Time Out says
Worlds collide in Declan Greene’s theatrical version of a daring film
Lars von Trier is a filmmaker who gleefully courts controversy, the kind that occasionally rises from his artistic output but more often from his offscreen stupidity. His 2011 film Melancholia was overshadowed by his comments at Cannes that he “understood Hitler”. His work often has a troubling streak of misogyny about it – although it’s possible to argue that he’s actually more of a misanthrope, an equal opportunity hater. Most of the people in his films are awful; cruelty, resentment and violence are as natural to them as breathing.
It’s a world view that is hard to shift after a few minutes in the company of the vile bodies wrapped up in the wedding reception of Justine (Eryn Jean Norvill) and Michael (Gareth Yuen), held in the grounds owned by her sister Claire (Leeanna Walsman) and husband John (Steve Mouzakis). The reception is running behind schedule, mainly because Justine has run off into the orchard and gotten her dress dirty. Claire is battling to keep a number of things under control, namely her drunk mother (Maude Davey) and her withering husband; both take the opportunity of the wedding speech to unload all their crude familial hatred onto Justine, who sits implacably in the corner.
Justine is more than a little distracted for a bride, but not so distracted to miss a strange new star in the sky. The others dismiss it, but she senses something significant in it, something portentous, even imperilling. And she’s right, because the star is actually a massive planet named Melancholia, hurtling towards the earth. Before it hits it will have significant, if unquantifiable, effects on her: she has a sexual liaison with a groundskeeper, allows her brief marriage to collapse, and eventually falls into a catatonic state. It’s clear we’re meant to see something symbolic in all this planetary interference, although it’s never clear just what.
Director Matthew Lutton and playwright Declan Greene talk a lot about romanticism, Wagner and Chekhov in the program notes, and while it’s possible to catch tiny glimpses of this in the final production, most of the time it seems like they’re pushing an alarming amount of shit up a very steep hill. The only things Chekhovian about von Trier’s characters are their wealth and the fact that they are doomed; they have none of the lived-in detail or depth of humanity that Chekhov brings to even his most minor characters, and their fate isn’t remotely moving. Greene hasn’t really filled in the schematic nature of these people or their situation in the first act, so the heavy symbolic weight they’re asked to carry in the second act isn’t sufficiently supported. You find yourself wondering why we couldn’t have concentrated in these end days on the servants, or perhaps that randy groundskeeper, rather than these meagre blowhards.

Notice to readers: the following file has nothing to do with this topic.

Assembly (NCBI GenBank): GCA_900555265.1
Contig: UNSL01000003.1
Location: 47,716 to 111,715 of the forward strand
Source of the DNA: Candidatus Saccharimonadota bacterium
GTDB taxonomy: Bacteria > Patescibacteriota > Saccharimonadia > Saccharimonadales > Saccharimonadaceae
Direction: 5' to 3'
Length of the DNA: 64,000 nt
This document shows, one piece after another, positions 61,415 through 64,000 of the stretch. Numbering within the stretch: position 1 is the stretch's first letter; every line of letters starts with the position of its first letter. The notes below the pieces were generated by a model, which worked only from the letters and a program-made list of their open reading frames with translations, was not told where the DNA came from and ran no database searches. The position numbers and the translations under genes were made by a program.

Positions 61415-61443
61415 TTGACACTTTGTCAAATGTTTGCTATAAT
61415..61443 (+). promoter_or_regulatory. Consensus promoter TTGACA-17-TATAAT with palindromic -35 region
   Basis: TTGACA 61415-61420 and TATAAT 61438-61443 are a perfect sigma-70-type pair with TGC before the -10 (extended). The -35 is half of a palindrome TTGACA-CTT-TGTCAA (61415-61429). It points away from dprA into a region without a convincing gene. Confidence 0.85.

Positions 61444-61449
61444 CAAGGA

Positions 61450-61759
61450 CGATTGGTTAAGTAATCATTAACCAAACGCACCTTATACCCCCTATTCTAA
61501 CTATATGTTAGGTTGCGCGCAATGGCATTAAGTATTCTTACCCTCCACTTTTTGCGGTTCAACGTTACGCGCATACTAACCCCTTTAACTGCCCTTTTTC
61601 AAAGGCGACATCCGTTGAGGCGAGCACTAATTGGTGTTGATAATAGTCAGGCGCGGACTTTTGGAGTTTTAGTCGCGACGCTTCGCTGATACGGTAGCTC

It’s not all bad, though. The performances are uniformly fine, and proof of the value of great actors. Norvill is captivating despite the limitations in her part; her scratching doubt and drifting focus come to seem like a moral position, and her descent into, and recovery from, her agentic state is perfectly controlled. Walsman is also magnificent as the increasingly panicked Claire, seething with resentment but ultimately bursting with love. Mouzakis is so good he almost makes the loathsome John credible, and Davey is hilariously droll as the car crash mother. Liam Smith is a little dynamo of innocence as Claire’s son Leo (in a role shared with Alexander Artemov).
The production itself is technically brilliant. Marg Horwell’s set evokes the fallen decadence of a lost people in the first act and a tentative embrace of the natural world in the second. Paul Jackson’s lighting design is wondrous, its purples and greens both lush and sickly. J. David Franzke’s sound design is insistent, and eventually belligerent, but it does evoke the stress of oblivion. Lutton struggles to unify the tone sometimes, but he elicits better performances than the parts deserve.
There are interesting ideas – around faith and measurement, accretion and sacrifice – lurking at the fringes of this play, but the most consistent element is a detached smugness. As a work of theatre Melancholia is rather like the body of Lars von Trier’s filmography: ponderous and pretentious, occasionally arresting and memorable, but ultimately cold, cold, cold. After Bliss, Lutton desperately needed a hit on this stage, but this intellectually thin and thematically bombastic work isn’t it. I can think of better places to see out the end of the world.